Dr. Cornel West Testifies as Cambridge Planning Board Approves Initial Special Permit for Proposed Adult Use Dispensary in Harvard Square
First published: 11:45 PM Eastern Daylight Time
After nearly 3 hours of public comment at tonight's Cambridge Planning Board hearing, including support from Dr. Cornel West, multiple local churches, members of the City Council, the property owner of 57 JFK Street and a wide array of members of the public (including disabled medical patients, local residents and others), Board Members voted unanimously to approve an initial special permit for a Black-owned adult use cannabis dispensary seeking to open in Harvard Square.
The Special Permit will now come up for a second Planning Board Hearing in the coming weeks before becoming final (although it is now likely that the Special Permit will issue in light of the Board's unanimous vote tonight).
Blue Enterprises HSMA, LLC (operating as "Cookies Cambridge"), was before the Planning Board asking for a Special Permit that would be needed before the company could move forward with its application and the company had a substantial amount of community support.
Dr. Cornel West, speaking in support of the proposal, noted the "legendary nobility" of the local Black family (the Moses family) involved with the application. "When we're talking about this enterprise, we've seen the details and its a good fit and it seems to me the evidence leans towards support...but then there is also the historic dimension that is very important. The Moses family, working with others in a multi-racial way, so Cambridge can say our commitment to equality and diversity went hand in hand with our vision of the honesty, as seen on display by the Moses Family, and that can be affirmed in the approval of this application."
Said Dr. West, "I stand here with great passion, with great humility and with great openness to the fact that you all will support this project."
Some voices (roughly 5 or so of the 30 public speakers) also did rise in opposition to the proposal, including one local resident who raised concerns about smoking in local parks, but on the whole community support for the proposal was strong.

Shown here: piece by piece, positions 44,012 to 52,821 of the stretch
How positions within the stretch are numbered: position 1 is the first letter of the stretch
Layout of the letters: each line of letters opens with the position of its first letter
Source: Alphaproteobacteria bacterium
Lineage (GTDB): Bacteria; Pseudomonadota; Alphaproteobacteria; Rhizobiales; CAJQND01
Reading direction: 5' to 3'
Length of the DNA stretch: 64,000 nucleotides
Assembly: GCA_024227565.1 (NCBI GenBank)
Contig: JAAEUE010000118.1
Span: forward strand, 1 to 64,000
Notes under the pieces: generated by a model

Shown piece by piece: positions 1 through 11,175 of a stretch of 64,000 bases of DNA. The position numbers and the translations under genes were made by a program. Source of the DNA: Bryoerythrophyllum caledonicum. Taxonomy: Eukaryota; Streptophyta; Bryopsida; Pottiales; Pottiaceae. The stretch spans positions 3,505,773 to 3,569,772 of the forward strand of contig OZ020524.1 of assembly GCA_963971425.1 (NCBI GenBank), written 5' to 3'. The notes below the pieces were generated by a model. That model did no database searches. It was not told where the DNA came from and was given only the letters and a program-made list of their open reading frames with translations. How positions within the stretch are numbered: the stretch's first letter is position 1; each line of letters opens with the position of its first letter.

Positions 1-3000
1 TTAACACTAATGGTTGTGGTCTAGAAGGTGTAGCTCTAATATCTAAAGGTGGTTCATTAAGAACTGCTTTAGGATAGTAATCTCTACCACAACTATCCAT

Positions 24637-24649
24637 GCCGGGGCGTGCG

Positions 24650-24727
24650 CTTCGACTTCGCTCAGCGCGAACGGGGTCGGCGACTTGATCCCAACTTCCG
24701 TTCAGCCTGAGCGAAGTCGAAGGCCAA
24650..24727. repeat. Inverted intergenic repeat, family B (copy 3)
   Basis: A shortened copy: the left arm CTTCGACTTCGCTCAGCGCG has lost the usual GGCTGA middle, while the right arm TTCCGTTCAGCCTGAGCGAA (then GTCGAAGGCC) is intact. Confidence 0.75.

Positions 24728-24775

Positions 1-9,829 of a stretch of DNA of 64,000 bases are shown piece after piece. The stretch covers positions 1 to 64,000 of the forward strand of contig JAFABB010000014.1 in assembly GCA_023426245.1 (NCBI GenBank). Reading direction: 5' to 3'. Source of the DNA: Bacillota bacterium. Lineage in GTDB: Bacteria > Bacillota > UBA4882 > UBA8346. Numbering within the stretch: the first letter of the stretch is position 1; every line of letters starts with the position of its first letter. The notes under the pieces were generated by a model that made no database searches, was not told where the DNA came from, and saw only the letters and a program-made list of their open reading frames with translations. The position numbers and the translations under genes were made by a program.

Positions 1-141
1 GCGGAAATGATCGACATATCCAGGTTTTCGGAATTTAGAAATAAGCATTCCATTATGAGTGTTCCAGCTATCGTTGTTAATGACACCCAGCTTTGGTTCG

Speaking in favor of the proposal, City Councillor Mark McGovern said the applicant's proposal reflects "...a good project, that meets all the requirements put in place by the Council" and thus had earned his support.
Further, McGovern was quick to point out that there has been a pattern of attacks against equity companies seeking to open in Cambridge (including, as the Councillor rightly pointed out, a white-owned dispensary attempting to sue the City over its equity priority period by claiming that priority period was "racially discriminatory") and, in turn, approving the special permit was crucial.
Also speaking at the hearing was Councillor Quinton Zondervan who was clear in his stance that any delays to the approval of the Special Permit would unduly impact the very equity applicants the City's zoning and permitting rules sought to assist.
Zondervan, speaking to this publication yesterday, also noted, "the arguments being put forth in opposition are self-interested and racist. Some of what we have seen, even before this letter, I addressed in an op-ed I wrote with some of my colleagues to talk about how racist some of this rhetoric is, in particular this notion of increased police presence or relegating a Black owned business to a basement."
Former Cannabis Control Commissioner Shaleen Title also spoke in favor of the Special Permit being issued, noting in her remarks that Cambridge has quickly become a national model for adult use licensing. Title recently announced she has accepted a position of Distinguished Cannabis Policy Practitioner in Residence at The Ohio State University's Moritz College of Law at the Drug Enforcement and Policy Center.
That the first vote at the Planning Board was unanimously in favor of the application, despite months of opposition by local business groups and neighborhood associations, is an impressive testament to Cambridge's willingness to live up to those lofty national expectations
Over the coming months (perhaps years), after a second special permit hearing, the dispensary will then be able to enter the final stages of its local and state licenses and begin operations.